Skip to main content

Non-intubated video-assisted thoracoscopic surgery under combination of erector spinae plane block and thoracic paravertebral block

Abstract

Background

The use of anesthetics and analgesic drugs and techniques in combination yields a multimodal effect with increased efficiency. In this case series, we aimed to evaluate the anesthetic effect of the thoracic paravertebral block (TPVB) and erector spinae plane block (ESPB) combination in patients, who underwent non-intubated video-assisted thoracoscopic surgery (NIVATS).

Methods

Medical records of 16 patients, who underwent NIVATS for wedge resection under the combination of ESPB and TPVB were reviewed retrospectively. Demographic data of patients, duration of the sensory block, amount of the anesthetic agent used for premedication and sedo-analgesia, any presence of perioperative cough, operative times, postoperative visual analog scale (VAS) scores in the postoperative follow-up period, the need for additional analgesia, and patient satisfaction were reviewed.

Results

Of the patients included in the study, 12 were men and 4 were women. The mean age was 48.6 years and the mean BMI was 24.7 kg/m2. The mean time needed for the achievement of the sensorial block was 14 min and the mean skin-to-skin operative time was 21.4 min. During the procedure, patients received 81.5 ± 27.7 mg of propofol and 30 ± 13.6 micrograms of remifentanil infusions, respectively. The mean dose of ketamine administered in total was 58.1 ± 12.2 mg. Only 2 patients needed an extra dose of remifentanil because of recurrent cough. No patients developed postoperative nausea vomiting. During the first 24 h, the VAS static scores of the patients were 3 and below, while VAS dynamic scores were 4 and below. Morphine consumption in the first postoperative 24 h was 13.2 mg.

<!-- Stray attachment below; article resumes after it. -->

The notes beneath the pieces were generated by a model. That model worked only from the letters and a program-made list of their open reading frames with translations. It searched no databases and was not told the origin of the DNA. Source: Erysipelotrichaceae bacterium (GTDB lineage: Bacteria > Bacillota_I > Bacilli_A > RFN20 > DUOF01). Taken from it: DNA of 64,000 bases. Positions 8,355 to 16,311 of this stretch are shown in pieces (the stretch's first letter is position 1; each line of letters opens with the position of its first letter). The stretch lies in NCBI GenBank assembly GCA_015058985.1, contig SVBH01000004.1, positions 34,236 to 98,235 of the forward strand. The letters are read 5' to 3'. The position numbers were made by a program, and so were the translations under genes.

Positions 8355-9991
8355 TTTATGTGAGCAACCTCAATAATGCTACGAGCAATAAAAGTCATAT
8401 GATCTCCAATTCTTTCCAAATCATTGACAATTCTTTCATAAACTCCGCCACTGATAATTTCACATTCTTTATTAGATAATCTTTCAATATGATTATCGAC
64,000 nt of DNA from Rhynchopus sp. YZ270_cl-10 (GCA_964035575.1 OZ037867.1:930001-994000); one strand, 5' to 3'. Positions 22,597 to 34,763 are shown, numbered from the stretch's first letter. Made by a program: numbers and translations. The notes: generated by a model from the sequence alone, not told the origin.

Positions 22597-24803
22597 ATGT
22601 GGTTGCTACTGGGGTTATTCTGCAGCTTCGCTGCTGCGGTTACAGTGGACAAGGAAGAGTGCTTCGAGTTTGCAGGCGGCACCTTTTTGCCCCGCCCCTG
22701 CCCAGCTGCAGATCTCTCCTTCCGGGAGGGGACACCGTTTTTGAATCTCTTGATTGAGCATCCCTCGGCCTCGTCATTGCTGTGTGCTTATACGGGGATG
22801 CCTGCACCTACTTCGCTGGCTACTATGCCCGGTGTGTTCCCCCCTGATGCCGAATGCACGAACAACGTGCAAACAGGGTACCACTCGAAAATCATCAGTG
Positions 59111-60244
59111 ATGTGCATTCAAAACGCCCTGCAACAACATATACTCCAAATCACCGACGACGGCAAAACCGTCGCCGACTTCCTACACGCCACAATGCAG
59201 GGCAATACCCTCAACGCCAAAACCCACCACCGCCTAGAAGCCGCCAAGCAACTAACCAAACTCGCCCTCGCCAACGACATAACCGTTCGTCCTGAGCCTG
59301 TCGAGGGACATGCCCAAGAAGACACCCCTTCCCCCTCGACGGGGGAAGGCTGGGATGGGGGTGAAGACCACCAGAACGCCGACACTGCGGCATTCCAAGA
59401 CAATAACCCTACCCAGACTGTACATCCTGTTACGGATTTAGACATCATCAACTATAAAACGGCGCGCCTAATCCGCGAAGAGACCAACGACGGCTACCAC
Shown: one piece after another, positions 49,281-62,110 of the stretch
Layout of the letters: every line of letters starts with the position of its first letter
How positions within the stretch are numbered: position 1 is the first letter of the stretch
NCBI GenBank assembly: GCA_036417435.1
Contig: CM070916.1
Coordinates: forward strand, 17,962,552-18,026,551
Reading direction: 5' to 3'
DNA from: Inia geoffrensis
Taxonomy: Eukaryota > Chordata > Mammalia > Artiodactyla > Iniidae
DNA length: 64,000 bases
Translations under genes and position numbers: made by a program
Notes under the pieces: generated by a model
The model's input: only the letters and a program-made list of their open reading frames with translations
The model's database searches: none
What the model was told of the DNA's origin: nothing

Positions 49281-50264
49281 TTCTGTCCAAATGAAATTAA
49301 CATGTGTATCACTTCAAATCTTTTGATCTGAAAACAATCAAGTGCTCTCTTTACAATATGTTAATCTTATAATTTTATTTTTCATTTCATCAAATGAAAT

Conclusions

In conclusion, combined ESPB and TPVB with added intravenous sedo-analgesia in the presence of good cooperation between the surgical team and the anesthesiologist in the perioperative period can provide optimal surgical conditions including the prevention of cough in NIVATS. It is not sufficient to state that this combination is superior to alone ESPB or alone TPVB, as it is a preliminary study with a limited number of cases.

Peer Review reports

Background

Video-assisted thoracoscopic surgery (VATS) has become a standard method for thoracic surgery and is associated with fewer complications compared to conventional thoracotomy [1]. Compared to the conventional method, VATS is a less invasive and traumatic surgical procedure, which improves patients’ outcomes [2]. The use of a double-lumen tube under general anesthesia is a standard procedure in patients undergoing VATS. However, intubated VATS (IVATS) is associated with several complications, such as hypoxemia because of single-lung ventilation, intubation-induced airway injury, ventilation-related lung injury, and postoperative nausea/vomiting [1, 3, 4].

It is an important advantage that non-intubated video-assisted thoracoscopic surgery (NIVATS) under spontaneous breathing with sedation and peripheral nerve block such as thoracic paravertebral block (TPVB), erector spinae plane block (ESPB), or serratus anterior plane block (SAPB) reduces potential risks of general anesthesia [3,4,5,6,7].